Book Review: Peter Stephan Jungk’s Crossing the Hudson

Mother and Son battle the ghosts of their past while struggling to define their place in the ever-changing world.

Author Peter Stephan Jungk spins a tale of self exploration in his latest book | Photo: Lillian Birnbaum

Bridge Over Troubled Water

“To me, bridges are songs in space,” states one of the many passing characters in Peter Stephan Jungk’s novel Crossing the Hudson. “Nowhere on this planet do I feel as spiritually elevated as on a great bridge.” This, in a phrase, is the feeling of this strange and absorbing book. Dark humour emanates throughout as the interdependent lives of the Rubin family play out through mother and son’s disintegrating conversations and memories while trapped in a traffic jam on the Tappan Zee Bridge above the Hudson River.

Set in contemporary times, the novel centers around the life of Gustav Rubin, a Viennese historian turned fur dealer, who has returned from Austria to Manhattan to fetch his mother for a vacation with his wife and children in a summer house in the Catskills. Eager to be home before the beginning of Shabbat, Gustav is conflicted between his mother’s condemnations and his new found orthodoxy. “My son an Orthodox Jew! Unfathomable…”

Rubin is the son of world-famous philosopher and scientist David Rubin who had recently died of a stroke, and overly dependent Gustav is searching himself anew. With his overbearing mother at his side, it seems unlikely that he will ever be free from the influence of either one.

Though the setting is stationary, the story follows the Rubins’ lives all over Europe and America, focusing mostly on their time in Vienna and New York. The author weaves a fantastical tale where time and space are cumulative and the experience reigns supreme. The lines of reality blur when mother and son discover the body of the beloved husband and father swollen to colossal size underneath the bridge.

Spanning most of the 20th century, the story sees its characters struggle with their place in the ever-shifting world. Having lost most of their relatives in the war, the Rubins’ son, Gustav, became the vessel of all their hopes, passions, fears, and anxieties. Fore in the midst of such loss, the only way to survive was to found a new family. But the father even goes so far as to say that his every action is a distraction because he is ashamed to be alive after having run away from death.

Gustav seems to share these same morbid feelings.Even in death, they will still be monitoring my missteps, condemning my failures as they always did in their lifetime,” Gustav tells his wife at one point. “All survivors listen to the voices of their dead until they themselves must die, leaving behind children who listen.”

Gustav can never please his mother, even after abandoning his blossoming career as a historian to take up in the Viennese fur trade, and follow in his mother’s father’s footsteps, a decision he repeatedly regrets. Throughout the story he contemplates abandoning her, walking away and leaving her in the wilds of the traffic jam, but is always pulled back. The novel details her exhausting demands from everyone and everything around her. A pathological liar, she continually rewrites her memories to suit her needs throughout the book.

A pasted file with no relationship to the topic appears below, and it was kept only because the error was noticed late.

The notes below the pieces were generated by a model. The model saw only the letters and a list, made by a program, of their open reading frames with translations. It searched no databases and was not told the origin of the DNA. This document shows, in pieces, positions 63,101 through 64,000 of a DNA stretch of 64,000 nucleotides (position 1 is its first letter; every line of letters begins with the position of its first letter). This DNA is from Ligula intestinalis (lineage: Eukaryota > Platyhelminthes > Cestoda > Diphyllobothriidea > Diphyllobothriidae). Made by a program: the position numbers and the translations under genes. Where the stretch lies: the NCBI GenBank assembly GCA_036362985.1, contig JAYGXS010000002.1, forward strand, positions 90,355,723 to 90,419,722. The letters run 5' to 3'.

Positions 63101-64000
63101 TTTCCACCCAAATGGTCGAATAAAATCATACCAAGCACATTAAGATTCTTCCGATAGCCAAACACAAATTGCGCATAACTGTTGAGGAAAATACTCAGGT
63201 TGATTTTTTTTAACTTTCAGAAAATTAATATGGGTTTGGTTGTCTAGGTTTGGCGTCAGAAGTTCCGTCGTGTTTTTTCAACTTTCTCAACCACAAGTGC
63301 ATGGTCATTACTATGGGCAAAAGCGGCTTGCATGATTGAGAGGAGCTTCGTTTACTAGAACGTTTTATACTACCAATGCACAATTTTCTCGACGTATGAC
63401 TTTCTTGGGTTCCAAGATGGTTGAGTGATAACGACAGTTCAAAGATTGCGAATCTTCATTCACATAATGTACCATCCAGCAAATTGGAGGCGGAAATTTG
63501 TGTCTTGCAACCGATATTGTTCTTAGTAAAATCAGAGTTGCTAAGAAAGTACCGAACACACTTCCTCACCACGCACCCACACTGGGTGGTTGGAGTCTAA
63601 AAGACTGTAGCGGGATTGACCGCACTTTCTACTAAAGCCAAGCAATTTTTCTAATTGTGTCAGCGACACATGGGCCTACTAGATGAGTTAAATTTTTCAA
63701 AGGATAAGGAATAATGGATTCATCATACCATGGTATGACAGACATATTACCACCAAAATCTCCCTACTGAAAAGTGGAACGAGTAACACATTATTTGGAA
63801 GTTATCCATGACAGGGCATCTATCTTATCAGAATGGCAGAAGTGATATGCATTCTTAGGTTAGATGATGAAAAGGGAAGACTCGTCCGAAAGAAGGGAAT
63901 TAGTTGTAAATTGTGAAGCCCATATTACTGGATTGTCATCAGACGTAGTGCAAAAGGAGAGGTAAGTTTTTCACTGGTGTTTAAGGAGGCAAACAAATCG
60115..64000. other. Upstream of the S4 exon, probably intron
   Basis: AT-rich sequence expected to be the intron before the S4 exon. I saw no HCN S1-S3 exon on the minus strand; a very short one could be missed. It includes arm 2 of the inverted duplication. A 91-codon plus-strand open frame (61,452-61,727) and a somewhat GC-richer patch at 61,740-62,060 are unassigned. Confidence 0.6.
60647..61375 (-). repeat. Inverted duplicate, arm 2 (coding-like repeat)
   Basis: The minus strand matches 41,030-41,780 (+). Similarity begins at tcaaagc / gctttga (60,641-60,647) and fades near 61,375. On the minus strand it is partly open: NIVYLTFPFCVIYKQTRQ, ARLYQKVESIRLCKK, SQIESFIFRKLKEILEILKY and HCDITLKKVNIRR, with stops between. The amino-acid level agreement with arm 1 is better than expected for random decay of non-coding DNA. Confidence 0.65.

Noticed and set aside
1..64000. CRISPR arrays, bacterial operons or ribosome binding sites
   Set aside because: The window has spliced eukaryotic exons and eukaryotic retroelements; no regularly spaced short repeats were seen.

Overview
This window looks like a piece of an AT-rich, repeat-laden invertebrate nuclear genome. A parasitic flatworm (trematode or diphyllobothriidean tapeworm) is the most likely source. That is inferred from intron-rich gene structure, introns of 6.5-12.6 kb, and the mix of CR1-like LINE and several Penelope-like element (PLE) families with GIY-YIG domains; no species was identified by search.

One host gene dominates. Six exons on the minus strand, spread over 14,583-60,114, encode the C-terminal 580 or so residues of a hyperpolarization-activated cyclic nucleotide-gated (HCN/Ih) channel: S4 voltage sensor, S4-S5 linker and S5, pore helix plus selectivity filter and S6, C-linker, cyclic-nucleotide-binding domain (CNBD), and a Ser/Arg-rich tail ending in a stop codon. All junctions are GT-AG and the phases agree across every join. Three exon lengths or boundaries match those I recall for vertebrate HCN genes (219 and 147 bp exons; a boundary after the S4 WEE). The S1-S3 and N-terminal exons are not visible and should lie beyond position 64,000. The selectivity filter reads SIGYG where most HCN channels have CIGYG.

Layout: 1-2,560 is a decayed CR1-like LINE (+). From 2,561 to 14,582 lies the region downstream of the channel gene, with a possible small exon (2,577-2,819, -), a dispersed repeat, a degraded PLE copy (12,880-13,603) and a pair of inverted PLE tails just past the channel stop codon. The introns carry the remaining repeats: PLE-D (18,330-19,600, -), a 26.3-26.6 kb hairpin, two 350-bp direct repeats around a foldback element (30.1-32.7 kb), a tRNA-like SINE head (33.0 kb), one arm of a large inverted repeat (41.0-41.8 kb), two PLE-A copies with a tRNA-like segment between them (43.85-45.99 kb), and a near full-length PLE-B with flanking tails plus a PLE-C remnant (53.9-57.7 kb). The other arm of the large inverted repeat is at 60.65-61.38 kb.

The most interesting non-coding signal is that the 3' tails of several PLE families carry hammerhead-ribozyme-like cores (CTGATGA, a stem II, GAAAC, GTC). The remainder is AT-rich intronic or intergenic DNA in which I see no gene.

She criticises everyone, in fact, except her god-like husband, whom she claimed was fervently in love with her until the day he died. This may have been true in some sense, but Gustav knows another side of the story, and a different version of his father. While held in awe by the son, the two shared intimate details of their lives. Gustav knew of all his father’s affairs, not only because he informed him of them, but also because he made audio recordings of his extensive liaisons that the son continues to find amongst his father’s belongings. There is even an incident when they pursued the same woman. But their interactions with the world are plagued by the father’s notoriety. So much so that when they walked together in the city, Gustav always walked a few steps behind.

Crossing the Hudson follows Gustav’s development from child to man in a non-linear fashion, often going into absurd detail over the nearly incestuous family relationships. “We are one flesh united, my parents and me,” Gustav told his girlfriends.

Throughout, Jungk does a masterful job blending past and present, making memories and history one and the same. It takes hold of and realizes the impossible struggle to define oneself from your roots while implying that the fight may be futile for some. Altogether, it is a poignant and touching tale of self-exploration that leaves the reader combing the interlocking details of the characters’ lives.


Crossing the Hudson
by Peter Stephan Jungk
(David Dollenmayer, transl.)
Other Press (2008)
available at Shakespeare & Co. Booksellers
1., Sterngasse 2
(01) 535 5053

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